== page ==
There was no power, hot water or communication other than our cell phones, praise the powers that be for that. The night seemed to last forever, with the torrents of rain and wind gusts that at times wanted to tear the roof off my house. Of more concern were all the trees that surround my home; I silently prayed for many hours that one would not fall and hurt us as we became exhausted from the suspense of waiting to see if we would be spared!
We woke up early morning on October 30th, the day after Sandy kicked the shit out of the Eastern Seaboard, especially New Jersey. As the light of day shown through the clouds and the eeriness of a gloomy sky loomed over us, we decided to walk from Paulus Blvd. down route 18 north to the Albany St. exit that connects Highland Park and New Brunswick. I thought as I opened the front door of my house and looked at my front yard and neighborhood, that we had really suffered a catastrophy, given all the downed electric lines, fallen trees and debris everywhere. As we got to 18 and began to walk, I realized that we hadn’t experienced anything in comparison with the devastation we witnessed along the Raritan River.
Of all the horrible things most of us, who experienced the storm, have seen by now, one thing has come back to haunt me over and over again. When the Raritan had swollen beyond its capacity, it threw up a veritable assortment of plastic bottles, cans, different types of balls, condoms, rubber tires and a whole host of other objects that weren’t natural to the river. It brought a strange feeling of foreboding and a memory of a commercial I had seen many years ago when I was a young man. It so happens that there is a clip of that old commercial and I have linked it here:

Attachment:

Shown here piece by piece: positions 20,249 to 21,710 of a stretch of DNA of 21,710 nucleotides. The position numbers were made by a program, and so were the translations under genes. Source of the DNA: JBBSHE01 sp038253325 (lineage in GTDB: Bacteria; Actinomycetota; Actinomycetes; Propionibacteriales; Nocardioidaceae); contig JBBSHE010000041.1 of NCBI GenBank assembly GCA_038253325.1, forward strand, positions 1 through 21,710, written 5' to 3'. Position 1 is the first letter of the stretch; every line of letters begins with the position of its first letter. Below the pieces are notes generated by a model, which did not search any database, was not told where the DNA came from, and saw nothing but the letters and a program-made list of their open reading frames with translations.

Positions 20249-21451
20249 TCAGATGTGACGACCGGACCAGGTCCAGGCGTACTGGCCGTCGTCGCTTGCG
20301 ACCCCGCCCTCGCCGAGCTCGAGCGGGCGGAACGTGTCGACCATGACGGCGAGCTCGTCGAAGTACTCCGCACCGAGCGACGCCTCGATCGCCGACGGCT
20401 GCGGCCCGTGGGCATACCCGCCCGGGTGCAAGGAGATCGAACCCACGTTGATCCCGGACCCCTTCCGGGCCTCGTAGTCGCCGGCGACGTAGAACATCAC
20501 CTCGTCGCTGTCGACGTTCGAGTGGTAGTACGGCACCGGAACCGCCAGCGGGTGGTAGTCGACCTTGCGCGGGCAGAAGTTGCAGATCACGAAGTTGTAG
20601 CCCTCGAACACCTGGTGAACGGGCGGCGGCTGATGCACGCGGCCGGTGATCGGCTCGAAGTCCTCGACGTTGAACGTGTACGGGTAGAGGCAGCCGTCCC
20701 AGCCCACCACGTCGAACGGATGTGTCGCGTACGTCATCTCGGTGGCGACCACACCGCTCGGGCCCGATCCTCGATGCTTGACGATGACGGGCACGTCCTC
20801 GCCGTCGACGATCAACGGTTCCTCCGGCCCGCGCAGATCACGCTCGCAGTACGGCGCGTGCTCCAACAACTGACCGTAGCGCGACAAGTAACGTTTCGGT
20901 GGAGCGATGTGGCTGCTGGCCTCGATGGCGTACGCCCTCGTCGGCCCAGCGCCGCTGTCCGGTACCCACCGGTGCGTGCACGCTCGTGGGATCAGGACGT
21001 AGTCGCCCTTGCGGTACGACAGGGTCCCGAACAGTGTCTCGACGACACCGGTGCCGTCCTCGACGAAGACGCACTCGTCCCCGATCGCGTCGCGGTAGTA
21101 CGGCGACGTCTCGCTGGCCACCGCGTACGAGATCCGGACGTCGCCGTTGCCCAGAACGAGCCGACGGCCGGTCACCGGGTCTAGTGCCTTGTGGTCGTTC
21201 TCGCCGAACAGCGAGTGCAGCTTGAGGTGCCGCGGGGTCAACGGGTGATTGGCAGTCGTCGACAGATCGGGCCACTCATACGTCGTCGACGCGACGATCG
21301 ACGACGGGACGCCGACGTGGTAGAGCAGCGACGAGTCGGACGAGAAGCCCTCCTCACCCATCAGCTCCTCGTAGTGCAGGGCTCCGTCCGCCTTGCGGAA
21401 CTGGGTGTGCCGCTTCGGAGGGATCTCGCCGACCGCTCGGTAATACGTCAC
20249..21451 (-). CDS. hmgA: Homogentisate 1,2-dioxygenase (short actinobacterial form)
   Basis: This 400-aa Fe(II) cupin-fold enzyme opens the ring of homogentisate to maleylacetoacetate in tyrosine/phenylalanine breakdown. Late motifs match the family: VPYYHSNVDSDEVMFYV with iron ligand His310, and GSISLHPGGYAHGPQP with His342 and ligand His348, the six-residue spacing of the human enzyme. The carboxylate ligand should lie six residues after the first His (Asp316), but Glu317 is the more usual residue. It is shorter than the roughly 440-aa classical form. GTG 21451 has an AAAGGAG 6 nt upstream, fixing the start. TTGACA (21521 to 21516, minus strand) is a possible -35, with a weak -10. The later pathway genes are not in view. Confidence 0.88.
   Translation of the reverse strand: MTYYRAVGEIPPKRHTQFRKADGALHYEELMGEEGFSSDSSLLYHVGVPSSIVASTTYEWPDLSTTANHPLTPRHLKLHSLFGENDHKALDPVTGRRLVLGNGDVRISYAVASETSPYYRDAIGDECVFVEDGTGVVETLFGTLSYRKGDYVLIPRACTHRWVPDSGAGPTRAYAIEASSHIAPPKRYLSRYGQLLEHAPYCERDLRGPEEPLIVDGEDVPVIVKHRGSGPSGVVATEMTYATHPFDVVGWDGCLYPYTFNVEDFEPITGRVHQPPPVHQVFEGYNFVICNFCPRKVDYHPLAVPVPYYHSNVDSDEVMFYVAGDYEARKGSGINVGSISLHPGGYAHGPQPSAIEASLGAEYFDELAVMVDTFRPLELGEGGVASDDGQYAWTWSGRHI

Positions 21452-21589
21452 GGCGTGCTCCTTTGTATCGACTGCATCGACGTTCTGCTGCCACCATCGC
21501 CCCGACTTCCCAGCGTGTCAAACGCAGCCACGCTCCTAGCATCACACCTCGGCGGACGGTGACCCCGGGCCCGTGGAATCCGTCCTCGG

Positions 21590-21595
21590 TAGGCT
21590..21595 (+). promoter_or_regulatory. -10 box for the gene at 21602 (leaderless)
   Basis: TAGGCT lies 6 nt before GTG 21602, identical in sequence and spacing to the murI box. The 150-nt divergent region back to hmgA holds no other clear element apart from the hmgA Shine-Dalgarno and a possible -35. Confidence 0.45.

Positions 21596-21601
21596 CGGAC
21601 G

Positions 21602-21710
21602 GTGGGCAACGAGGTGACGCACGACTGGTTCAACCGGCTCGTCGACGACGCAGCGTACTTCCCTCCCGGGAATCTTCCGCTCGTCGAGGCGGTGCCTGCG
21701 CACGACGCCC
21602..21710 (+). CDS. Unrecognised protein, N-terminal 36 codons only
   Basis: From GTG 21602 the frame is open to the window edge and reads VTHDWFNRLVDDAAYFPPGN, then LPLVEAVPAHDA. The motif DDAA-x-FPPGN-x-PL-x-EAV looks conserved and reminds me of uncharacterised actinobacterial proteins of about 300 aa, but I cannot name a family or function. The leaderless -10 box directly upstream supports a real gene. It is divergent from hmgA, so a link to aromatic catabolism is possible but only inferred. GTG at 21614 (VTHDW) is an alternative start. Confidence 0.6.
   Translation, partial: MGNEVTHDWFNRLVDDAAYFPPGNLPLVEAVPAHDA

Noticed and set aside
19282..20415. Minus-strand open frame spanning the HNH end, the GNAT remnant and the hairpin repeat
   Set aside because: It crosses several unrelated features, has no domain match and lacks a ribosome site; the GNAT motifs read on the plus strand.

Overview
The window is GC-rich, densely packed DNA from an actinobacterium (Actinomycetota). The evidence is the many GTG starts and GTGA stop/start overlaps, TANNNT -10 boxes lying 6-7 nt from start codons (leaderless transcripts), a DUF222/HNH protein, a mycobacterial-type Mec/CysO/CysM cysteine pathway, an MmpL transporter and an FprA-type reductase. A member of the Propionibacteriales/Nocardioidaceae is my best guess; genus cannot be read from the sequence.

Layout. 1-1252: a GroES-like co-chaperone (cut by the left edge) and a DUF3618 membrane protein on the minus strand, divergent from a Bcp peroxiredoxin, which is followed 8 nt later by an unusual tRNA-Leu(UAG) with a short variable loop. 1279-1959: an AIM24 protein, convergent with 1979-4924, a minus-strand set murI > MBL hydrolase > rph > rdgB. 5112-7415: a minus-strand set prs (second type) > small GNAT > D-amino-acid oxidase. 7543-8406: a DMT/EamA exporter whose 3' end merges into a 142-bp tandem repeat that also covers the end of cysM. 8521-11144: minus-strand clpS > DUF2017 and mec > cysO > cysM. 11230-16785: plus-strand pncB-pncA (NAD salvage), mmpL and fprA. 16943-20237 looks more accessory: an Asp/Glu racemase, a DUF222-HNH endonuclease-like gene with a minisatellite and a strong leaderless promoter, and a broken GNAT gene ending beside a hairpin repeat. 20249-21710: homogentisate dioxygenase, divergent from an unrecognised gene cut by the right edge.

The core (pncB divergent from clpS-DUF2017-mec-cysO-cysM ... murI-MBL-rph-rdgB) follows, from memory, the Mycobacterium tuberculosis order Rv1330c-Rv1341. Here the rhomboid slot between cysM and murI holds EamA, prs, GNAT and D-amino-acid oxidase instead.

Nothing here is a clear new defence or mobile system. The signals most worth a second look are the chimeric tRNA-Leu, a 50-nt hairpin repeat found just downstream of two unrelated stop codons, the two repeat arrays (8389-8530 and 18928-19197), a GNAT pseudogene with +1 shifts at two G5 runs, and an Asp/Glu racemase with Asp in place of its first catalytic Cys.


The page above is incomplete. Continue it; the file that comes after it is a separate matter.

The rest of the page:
The tear in the Indian’s eye reveals a message of ecological truths that didn’t seem very important to many people living in the 1970’s, but it was already on the minds of concerned individuals who foresaw the future and decided to bring it to light in the public media of the time, something not normally done in that period.
As we stood on the sidewalk overlooking the Rutgers boat house opposite the Nicoles music building on Douglass campus across rt.18, the sense of eeriness intensified; it was as if the river had purged itself of what it could no longer hold within. We were now the Indian with the tear in our eyes, but the act of dispelling the poison upon us was warranted. It took some help from Pacha’s (Gaia’s) wrath to understand what was shamefully hidden for so long. Standing before the incredible amount of refuse, it felt as if the inconsiderate people in the commercial, throwing their garbage from the moving car on the highway, had done so to us. The great Raritan River, with the help of Pacha, was just saying it was tired of being crapped on/in and wanted to let us know it in a very horrifying way!
Sandy may be one of many children born of the rape of Mother Earth by global climate change, a volatile seed which we helped plant. And, there are many scientists that say that it’s too late to change the harm done. Perhaps this is true, but this possible reality begs the question “Can we individually begin to create a consciousness of personal change to make our transition and that of Pacha less painful?” For those optimists who believe a reversal may be possible, the question might seem more appealing. Ultimately, the answer resides in each one of us, and if you believe that it is your responsibility, perhaps even duty to create ecological change, then let us not wait for Pacha’s pain to impact and influence our decision.
I drove down Rt. 18 on the northbound lane yesterday; there were crews of electricians, trucks, hoes and public workers cleaning up the mess we’ve made. The Raritan looked calm and peaceful. It felt like Pacha was temporarily recuperating from her ordeal. I looked over and beyond the length of the river; I wanted to see if the indian was anywhere in sight, but when I happened to look in my rear view mirror I only saw his tear again in my reflection!